After reading all the histories of Scotland written to cover the higher medieval period, i.e. the 11th, 12th and 13th centuries, I can confidently declare this the best. The reason is size and comprehensiveness. Other studies tend to have little but political or religious-political history. You can read 20 books about Scotland in this period and, while you'll be well versed in Anglo-Scottish relations and the cliches of Normanization, you'll have little understanding of Scottish society. Not so with this book.
Yeah, it has all that stuff, but pages 309 to 519 get into other non-political aspects of the period. The political coverage itself is also good, but keep in mind that Archie Duncan has since published "The Kingship of the Scots, 842-1292" (2002), where he changes his position on several issues. The latter title should be preferred for political narrative, but is expensive. Richard Oram and Dauvit Broun are coming out with new titles soon, and it remains to be seen if these will be superior to Duncan's work or Barrow's "Kingship and Unity".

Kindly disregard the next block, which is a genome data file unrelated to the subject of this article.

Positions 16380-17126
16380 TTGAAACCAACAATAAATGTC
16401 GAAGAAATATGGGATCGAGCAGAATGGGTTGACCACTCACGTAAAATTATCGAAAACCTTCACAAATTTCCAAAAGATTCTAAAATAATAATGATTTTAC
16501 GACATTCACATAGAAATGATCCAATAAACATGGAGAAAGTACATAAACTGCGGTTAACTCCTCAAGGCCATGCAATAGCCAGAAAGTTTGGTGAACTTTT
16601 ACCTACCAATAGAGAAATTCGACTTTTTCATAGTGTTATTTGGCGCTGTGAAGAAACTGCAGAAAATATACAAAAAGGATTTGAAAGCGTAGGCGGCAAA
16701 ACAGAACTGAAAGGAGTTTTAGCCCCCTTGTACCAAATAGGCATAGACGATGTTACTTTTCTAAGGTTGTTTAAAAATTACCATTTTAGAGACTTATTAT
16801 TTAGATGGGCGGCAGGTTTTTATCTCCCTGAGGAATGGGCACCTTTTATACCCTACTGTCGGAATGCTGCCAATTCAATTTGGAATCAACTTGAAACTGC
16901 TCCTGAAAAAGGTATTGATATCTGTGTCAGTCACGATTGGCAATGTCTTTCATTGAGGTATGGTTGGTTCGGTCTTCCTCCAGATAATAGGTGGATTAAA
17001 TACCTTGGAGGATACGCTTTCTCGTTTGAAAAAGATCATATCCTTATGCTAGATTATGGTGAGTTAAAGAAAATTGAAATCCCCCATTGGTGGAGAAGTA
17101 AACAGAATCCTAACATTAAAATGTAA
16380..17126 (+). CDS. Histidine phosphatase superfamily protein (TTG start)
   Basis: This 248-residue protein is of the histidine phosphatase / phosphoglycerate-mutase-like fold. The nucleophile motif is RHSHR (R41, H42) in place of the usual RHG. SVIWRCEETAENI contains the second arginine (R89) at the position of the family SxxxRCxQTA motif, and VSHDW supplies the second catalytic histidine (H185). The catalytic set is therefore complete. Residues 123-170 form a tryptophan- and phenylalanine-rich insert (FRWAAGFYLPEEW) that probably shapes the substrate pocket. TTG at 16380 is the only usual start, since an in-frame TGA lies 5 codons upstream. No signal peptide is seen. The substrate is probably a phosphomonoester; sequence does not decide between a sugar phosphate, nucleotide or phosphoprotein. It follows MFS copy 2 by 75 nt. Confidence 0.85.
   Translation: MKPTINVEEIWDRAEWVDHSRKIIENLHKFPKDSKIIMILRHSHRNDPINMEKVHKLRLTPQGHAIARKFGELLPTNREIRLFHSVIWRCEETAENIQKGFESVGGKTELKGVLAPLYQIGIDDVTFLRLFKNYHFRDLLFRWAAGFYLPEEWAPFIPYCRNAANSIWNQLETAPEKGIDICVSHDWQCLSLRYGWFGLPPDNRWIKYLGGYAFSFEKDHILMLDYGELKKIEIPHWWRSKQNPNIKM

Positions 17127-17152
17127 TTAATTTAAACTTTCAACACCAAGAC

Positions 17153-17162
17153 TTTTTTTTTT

If you are looking for a title that covers the earlier medieval period, then Duncan's work is less strong. Although Duncan begins in prehistory, the entire period before the 11th century barely receives a hundred pages (out of six hundred), and even that appears to form only a backdrop to Duncan's real area of interest. If you're interested in the earlier middle ages, then see Lesley Alcock's "Kings & Warriors, Craftsmen & Priests", or Sally Foster's "Picts, Gaels and Scots".
You can think what you like about the title "Making of the Kingdom", but you can't deny the book's quality. Anyways, I'd give this book 4 out of 5, but because I know how amazon ratings actually work, I'm giving it 5.